The Roman deity Jupiter is known as the king of the gods. He is considered to be the equivalent of Zeus (in Greek mythology) and Indra (in Hindu mythology). Jupiter is the god of thunder and sky. He is often depicted carrying a thunderbolt and was regarded as the “light bringer.” As king of the gods, he distributes the law and is associated with justice, philosophy, religion, and travel.
It’s not hard to imagine why the largest planet in the solar system was named after the god, Jupiter. In astrology, Jupiter is associated with optimism, luck, abundance, expansion, and destiny. Jupiter serves the role of a wise, benevolent mentor. Jupiter is the teacher, the guru. Jupiter points to destiny, the larger narrative, and the journey.
I’ve long been an astrology geek. One of the most amazing things about astrology to me is the belief that within each of us there is an entire solar and mythological system. These potent, magical energies exist in all of us. They are not simply external forces. If you believe in the power and validity of astrology, your birth chart can be thought of as a map to your soul.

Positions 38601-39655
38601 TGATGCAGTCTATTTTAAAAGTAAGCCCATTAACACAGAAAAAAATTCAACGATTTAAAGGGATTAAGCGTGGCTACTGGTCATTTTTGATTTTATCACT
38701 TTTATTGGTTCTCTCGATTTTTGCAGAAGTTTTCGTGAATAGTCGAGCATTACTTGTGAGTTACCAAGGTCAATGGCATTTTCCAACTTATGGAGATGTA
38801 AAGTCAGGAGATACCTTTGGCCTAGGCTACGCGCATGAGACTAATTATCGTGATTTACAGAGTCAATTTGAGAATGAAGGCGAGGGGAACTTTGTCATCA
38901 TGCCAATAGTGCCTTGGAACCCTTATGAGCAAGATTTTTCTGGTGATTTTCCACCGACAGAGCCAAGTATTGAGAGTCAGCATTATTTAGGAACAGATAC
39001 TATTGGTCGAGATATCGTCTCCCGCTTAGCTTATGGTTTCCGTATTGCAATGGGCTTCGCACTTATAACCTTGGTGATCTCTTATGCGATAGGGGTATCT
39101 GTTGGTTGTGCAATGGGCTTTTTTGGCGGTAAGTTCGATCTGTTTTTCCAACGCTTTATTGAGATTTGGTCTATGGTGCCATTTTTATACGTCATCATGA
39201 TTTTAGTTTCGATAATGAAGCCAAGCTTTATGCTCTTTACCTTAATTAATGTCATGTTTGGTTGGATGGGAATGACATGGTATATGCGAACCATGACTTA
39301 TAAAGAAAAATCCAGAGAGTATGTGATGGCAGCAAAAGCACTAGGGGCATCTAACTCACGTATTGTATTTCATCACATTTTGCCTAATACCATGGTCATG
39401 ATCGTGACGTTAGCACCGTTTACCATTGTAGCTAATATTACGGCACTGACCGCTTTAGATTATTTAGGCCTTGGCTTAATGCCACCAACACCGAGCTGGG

Speaking of astrology, a few years ago I had an incredible reading with an amazingly gifted woman. She gave me some fantastic advice that stayed with me to this day. She advised me to tune into Jupiter and truly own all my quirks and idiosyncrasies. Her message was basically the following: “Whatever is peculiar about you, whatever makes you unique or different – instead of trying to shrink it, do the opposite. Enlarge it! Expand it! Place it center stage and make it part of your ‘act’.” Some places might be safer grounds for exploring this approach than others, but her point was very well taken.